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Fighting Words: Britain, Circa. 1700s. by Mark Hatmaker

A lifetime of martial study has meant much delving into the literature of days gone by. These fruitful studies often turn up matters of practical and tactical use. And…these studies often allow one to trip over delightful turns of phrase or curious jargon pertaining to our facet of focus. 

I have long catalogued this vocabulary and these sundry phrases, the following is a brief sampling all culled from the United Kingdom [British, Irish, Welsh, and Scottish texts] with publication dates ranging from 1722 to 1811. 

I hope you enjoy this dip into an earlier age of “Fighting Words” as much as I have enjoyed encountering them.

TO AMUSE. To fling dust or snuff in the eyes of the person intended to be robbed; AMUSERS were Rogues who carried snuff or dust in their pockets for this practice.

“Down with his apple-cart!” Is to throw or knock a person to the ground.

BASTONADING. Beating anyone with a stick; from baton, a stick, formerly spelt baston.

BOTTOM. In the sporting sense, strength and spirits to support fatigue. Among boxers it is used to express a hardy fellow, who will bear a good beating.

BROUGHTONIAN. A boxer: a disciple of Jack Broughton.

BRUISER. A boxer; one skilled in the art of boxing.

BUFFER In Ireland it signified a boxer. Elsewhere one that steals and kills horses and dogs for their skins; also, an inn-keeper.

BULLY. I include this one as it shows how language changes. A bully was a cowardly effeminate fellow.

COCK HOIST. A cross buttock throw which was mighty common in early boxing. 

COLQUARRON. A man's neck. “His colquarron is just about to be twisted” can refer to hanging or a neck-chancery applied in scuffling.

COSTARD. The head. Encountered as “I'll smite your costard!”

CULP. A kick or blow.

DART. A straight-armed blow in boxing.

To darken his day lights,” or “I’ll sew up his sees” is to close up a man's eyes in boxing, likely using a dart.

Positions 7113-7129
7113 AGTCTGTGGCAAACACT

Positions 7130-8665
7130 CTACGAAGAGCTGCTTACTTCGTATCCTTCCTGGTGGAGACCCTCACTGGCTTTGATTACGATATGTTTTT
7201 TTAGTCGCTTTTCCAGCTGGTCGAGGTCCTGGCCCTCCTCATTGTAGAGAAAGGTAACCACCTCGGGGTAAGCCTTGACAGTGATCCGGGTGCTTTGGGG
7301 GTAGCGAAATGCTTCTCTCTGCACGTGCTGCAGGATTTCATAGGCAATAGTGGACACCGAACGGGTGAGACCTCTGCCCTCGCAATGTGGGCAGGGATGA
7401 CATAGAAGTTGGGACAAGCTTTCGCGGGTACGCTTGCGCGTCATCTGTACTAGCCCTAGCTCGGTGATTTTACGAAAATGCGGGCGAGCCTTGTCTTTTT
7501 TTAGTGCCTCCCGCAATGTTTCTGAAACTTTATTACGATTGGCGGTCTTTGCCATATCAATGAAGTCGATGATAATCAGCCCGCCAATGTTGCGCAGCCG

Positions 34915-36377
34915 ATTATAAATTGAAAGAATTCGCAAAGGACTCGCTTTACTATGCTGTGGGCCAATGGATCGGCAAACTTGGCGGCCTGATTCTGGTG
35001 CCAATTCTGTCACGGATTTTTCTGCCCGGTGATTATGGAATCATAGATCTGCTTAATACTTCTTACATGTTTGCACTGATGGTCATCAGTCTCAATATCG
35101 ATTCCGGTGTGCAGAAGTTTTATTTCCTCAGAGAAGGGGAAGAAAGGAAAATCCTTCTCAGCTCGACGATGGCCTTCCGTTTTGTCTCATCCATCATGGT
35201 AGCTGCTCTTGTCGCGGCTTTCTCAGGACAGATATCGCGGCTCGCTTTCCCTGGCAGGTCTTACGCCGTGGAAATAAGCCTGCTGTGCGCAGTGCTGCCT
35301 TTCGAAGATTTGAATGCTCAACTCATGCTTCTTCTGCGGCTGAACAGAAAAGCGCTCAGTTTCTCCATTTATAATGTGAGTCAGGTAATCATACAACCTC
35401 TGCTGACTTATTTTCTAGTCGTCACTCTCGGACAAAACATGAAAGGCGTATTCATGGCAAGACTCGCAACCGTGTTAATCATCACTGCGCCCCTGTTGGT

To alter his dial plate” is to disfigure the face via punches or by slashing with a razor [quite common as you’ll see in our upcoming work on historical razor work.]

TO DRUB. To beat anyone with a stick, or rope's end—Bitter end.

DUB O' TH' HICK. A lick on the head with a cudgel, the hick is hickory.

TO FAN. To beat anyone. “I fanned him sweetly” “I beat him heartily.”

TO FIB. To beat. “Fib the cove's quarron in the rumpad for the lour in his bung.” “Beat the fellow in the highway for the money in his purse.”

FIGDEAN. To kill.

FRUMMAGEMMED. Choked, strangled, suffocated, or hanged.

GLUTTON. A term used by bruisers [boxers] to signify a man who will bear a great deal of beating. We hear it now as “A glutton for punishment” but in former times simply saying “Glutton” put the idea across. 

GOUGERS A derogatory term for Bostonians across the pond referring to their penchant for gouging out eyes with the thumb.

We’ll leave it there for today and perhaps dip again into the lexicography on both sides of the waters for more lethal linguistic fun.

For today’s training, let’s throw a dart and sew the Broughtonians sees, hit a cock hoist to apple-cart him, then slap a frummagem on the bruiser’s colquarron.

[Jab the eyes, shoot the cross-buttocks hip-throw, hit the ground and apply a rear-naked choke or chancery on our opponent.]

[For more Rough& Tumble history, Indigenous Ability hacks, and for pragmatic applications of old school tactics historically accurate and viciously verified see our RAW Subscription Service.]


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